Tech giant Apple is developing chips for self-driving cars in partnership with a South Korean company, according to various media reports.
A website called The Elec, which seems to be a South Korean electronics industry association website, is believed to have broken the story.
In the article, Apple is reported to be “developing the chip modules and packages to be used in its so-called Apple Car with a South Korean outsourced semiconductor assembly and test company”.
The South Korean company in question remains unnamed, but the article mentions Samsung as being the supplier of similar systems to Tesla for the autopilot system in its electric vehicles, adding that Apple is “taking a similar route in its project”.
The Apple chip project is said to have started last year and is expected to be completed sometime next year.
The computing system Apple is developing is likely to integrate a neural processing unit, CPU, GPU, memory modules, and camera interfaces as well as some other functions.
For many years, various websites, including ours, have been reporting similar stories as though the Apple Car is a real project – that the tech giant does indeed intend to launch a car of its own.
This has not yet been formally and categorically confirmed by Apple and we could all be missing the point. Apple may never develop a car of its own. Instead, it may just be exploring new chip technologies.
Certainly Apple is not likely to actually manufacture cars itself. Almost all of Apple’s the machines and devices that are currently on the market – from its Mac desktop computers to its iPhone smartphones – are manufactured by companies like Foxconn.
And perhaps not entirely coincidentally, Foxconn is building a dedicated automotive assembly line in Thailand. According to The Elec, this is specifically for the Apple Car, which it adds will be launched in 2025.
While we’re not sure about this, it is entirely plausible that Apple is developing new types of chips and computing systems because the company has moved away from sourcing them from external companies like Taiwan Semiconductor Manufacturing Company, which was perhaps even more integral to Apple’s manufacturing ecosystem than Foxconn – until Apple started making chips of its own – the M1 Bionic being one of them. That chip can be found in its laptops, and will perhaps soon find its way into all Apple’s other devices.
But it still doesn’t mean Apple wants to build a car.
If it does want to build a car and is looking for a manufacturer, it may well choose a German manufacturer like BMW, with which it has had many discussions since the rumours of an Apple Car emerged almost a decade ago.
And, anyway, it would not be a surprise if Apple does indeed launch a car.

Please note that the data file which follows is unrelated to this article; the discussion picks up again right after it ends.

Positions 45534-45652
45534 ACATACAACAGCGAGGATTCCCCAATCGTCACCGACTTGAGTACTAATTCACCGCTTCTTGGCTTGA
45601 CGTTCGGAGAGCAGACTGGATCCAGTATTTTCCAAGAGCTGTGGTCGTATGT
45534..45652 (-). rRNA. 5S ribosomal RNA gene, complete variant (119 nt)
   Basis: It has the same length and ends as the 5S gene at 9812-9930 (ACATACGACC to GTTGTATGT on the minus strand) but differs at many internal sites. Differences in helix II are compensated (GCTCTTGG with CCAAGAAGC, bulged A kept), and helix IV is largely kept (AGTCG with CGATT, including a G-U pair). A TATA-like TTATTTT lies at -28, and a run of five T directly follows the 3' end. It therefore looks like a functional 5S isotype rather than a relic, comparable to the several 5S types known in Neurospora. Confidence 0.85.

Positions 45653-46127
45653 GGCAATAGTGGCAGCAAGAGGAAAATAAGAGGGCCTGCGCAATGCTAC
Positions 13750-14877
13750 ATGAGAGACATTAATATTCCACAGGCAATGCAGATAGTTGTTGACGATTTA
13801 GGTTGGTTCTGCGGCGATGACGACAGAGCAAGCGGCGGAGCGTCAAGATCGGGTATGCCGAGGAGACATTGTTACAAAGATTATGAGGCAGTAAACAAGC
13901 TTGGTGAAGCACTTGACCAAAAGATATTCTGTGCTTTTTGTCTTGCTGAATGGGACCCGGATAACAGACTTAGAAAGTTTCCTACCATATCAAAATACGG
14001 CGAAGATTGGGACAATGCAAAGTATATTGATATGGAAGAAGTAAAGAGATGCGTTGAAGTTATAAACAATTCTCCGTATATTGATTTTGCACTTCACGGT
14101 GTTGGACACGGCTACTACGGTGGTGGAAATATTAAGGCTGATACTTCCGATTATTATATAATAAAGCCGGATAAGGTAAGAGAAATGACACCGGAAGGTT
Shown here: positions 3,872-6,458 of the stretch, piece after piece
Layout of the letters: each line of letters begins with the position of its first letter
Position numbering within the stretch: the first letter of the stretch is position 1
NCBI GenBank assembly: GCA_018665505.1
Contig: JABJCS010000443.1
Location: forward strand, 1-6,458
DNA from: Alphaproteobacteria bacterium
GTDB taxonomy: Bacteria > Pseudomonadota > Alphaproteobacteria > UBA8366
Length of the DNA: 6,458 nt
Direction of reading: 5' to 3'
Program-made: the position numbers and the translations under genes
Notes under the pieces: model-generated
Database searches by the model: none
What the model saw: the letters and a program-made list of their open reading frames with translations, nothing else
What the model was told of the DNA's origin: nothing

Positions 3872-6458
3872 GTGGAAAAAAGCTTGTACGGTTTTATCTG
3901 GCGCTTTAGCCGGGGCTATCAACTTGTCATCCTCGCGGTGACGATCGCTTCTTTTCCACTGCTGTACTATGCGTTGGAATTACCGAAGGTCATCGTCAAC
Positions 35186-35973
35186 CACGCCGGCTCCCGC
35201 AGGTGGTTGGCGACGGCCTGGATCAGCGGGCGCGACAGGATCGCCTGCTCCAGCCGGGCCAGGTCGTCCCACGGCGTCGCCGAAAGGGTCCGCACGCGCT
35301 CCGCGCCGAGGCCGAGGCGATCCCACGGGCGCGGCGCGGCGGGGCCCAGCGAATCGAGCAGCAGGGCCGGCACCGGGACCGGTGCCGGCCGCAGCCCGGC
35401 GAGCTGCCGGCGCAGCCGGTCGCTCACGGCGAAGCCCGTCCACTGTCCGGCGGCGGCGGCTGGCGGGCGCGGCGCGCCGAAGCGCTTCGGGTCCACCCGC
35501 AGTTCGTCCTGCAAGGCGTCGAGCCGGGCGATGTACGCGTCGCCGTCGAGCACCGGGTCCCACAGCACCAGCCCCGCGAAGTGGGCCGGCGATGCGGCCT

Many people – including Mercedes chairman Ola Källenius – have observed that cars will increasingly resemble “smartphones on wheels”. So why shouldn’t Apple get into the automotive market?
Car development gradually became more about computing and software development than hardware design at least a decade or two ago. But the next year or two may see cars become much more “software-defined” for the first time – in the way computers are.
In other words, you may buy a car which starts with a base level of computing ability and functionality. Then, over time, as you yourself add more software – apps, perhaps – and the company itself updates the operating system or whatever, the car will become “better” over time. Or at least have more software installed, theoretically improving it and giving it more functionality.
Imagine a basic car of the future to which you could add individual autonomous systems such as lane assist, cruise control, or parking assist – each as separate apps. (Here’s a more extensive list if you want to get your IDE out.)
Although that’s our own simplistic take on things, this is the kind of idea being articulated by Bosch, one of the world’s largest suppliers of advanced driver assistance systems and other automotive technologies.
Bosch has been talking quite a lot about software-defined vehicles for at least the past year. “The software-defined vehicle is the logical consequence of today’s five greatest mobility trends … software and services, personalization, automated driving, connectivity, and electrification. The software-defined vehicle provides the perfect platform for all of these trends.”
We won’t go into detail about software-defined vehicles in this article now (we need to do a bit of reading first), but we’ll try and keep abreast of developments in this area because it’s growing fast and, as we are all aware by now, “Software is eating the world”, as Marc Andreesen famously said.
And we’ll leave you with the words of the Bosch chairman, Dr Stefan Hartung, who says: “The automotive and IT industries do not have to be competitors. More than ever, they will complement each other.”